2 Addresses versus Names Internet work devices usually have both a name and an address associated with them. One common error-checking scheme is the cyclic redundancy check (CRC). the packet is considered valid.12.1. the packet contains errors and is discarded. which detects and discards corrupted from one building to another). If the values are unequal. Error-correction functions (such as data retransmission) are left to higher-layer protocols. Error checking is implemented at several of the OSI layers. Internet work names typically are location-independent and remain associated with a device wherever that device moves (for example. The destination device compares this value to its own calculation to determine whether errors occurred during transmission. the source device performs a predetermined set of calculations over the contents of the packet to be sent. names are usually mapped to network addresses through some protocol. Therefore. the source places the calculated value in the packet and sends the packet to the destination. If the values are Your computer performs a DNS lookup of the IP address for Cisco's web server and then communicates with it using the network address. 1. The Internet uses Domain Name System (DNS) to map the name of a device to its IP address. Then. it's easier for you to remember www. For into your browser when you want to access Cisco's web site. As with network addresses being mapped to MAC addresses. 16 . The destination performs the same predetermined set of calculations over the contents of the packet and then compares its computed value with that contained in the packet. A CRC value is generated by a calculation that is performed at the source device. First. Internet work addresses usually are location-dependent and change when a device is moved (although MAC addresses are an exception to this rule). you type www.13 Error-Checking Basics Error-checking schemes determine whether transmitted data has become corrupt or otherwise damaged while traveling from the source to the instead of some IP address.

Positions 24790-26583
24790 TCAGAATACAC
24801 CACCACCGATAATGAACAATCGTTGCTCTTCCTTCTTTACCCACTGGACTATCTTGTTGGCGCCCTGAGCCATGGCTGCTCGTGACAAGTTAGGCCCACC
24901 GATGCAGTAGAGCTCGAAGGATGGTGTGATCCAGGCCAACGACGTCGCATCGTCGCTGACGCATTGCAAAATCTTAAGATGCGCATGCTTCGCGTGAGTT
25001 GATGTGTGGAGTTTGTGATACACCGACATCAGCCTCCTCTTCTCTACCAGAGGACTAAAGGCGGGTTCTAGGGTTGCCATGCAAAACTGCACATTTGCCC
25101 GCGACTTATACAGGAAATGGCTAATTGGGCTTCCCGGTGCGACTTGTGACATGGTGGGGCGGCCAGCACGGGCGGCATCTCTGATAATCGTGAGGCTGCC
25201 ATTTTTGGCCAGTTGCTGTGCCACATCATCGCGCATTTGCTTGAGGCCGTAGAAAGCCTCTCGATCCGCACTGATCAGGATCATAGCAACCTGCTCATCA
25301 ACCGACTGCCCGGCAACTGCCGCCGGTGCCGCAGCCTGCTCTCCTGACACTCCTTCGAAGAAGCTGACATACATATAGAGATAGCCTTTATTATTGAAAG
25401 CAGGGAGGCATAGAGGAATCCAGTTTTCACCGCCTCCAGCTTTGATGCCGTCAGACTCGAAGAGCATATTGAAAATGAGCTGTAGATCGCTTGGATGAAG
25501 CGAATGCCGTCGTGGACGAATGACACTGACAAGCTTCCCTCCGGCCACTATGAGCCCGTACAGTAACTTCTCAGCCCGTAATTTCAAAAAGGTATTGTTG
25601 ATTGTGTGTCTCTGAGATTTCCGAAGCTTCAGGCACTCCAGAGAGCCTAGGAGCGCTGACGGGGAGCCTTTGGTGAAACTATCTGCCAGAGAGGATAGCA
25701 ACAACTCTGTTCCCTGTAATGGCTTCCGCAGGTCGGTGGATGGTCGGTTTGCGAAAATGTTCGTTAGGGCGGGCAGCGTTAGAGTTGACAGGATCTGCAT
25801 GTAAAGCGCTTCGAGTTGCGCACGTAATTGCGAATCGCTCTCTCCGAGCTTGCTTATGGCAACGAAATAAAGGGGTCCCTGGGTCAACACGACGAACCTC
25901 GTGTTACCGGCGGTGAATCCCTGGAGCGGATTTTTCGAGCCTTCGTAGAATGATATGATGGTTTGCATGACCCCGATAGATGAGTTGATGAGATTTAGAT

demultiplexing is the process of separating multiplexed data channels at the destination. Multiplexing can be implemented at any of the OSI layers. Figure 13 illustrates this example. Figure 13: Multiple Applications Can Be Multiplexed into a Single Lower- Layer Data Packet Another example of multiplexing is when data from multiple devices is combined into a single physical channel (using a device called a multiplexer). Conversely.14 Multiplexing Basics Multiplexing is a process in which multiple data channels are combined into a single data or physical channel at the source.1. One example of multiplexing is when data from multiple applications is multiplexed into a single lower-layer data packet. Figure 14: Multiple Devices Can Be Multiplexed into a Single Physical Channel 17 . Figure12 illustrates this example.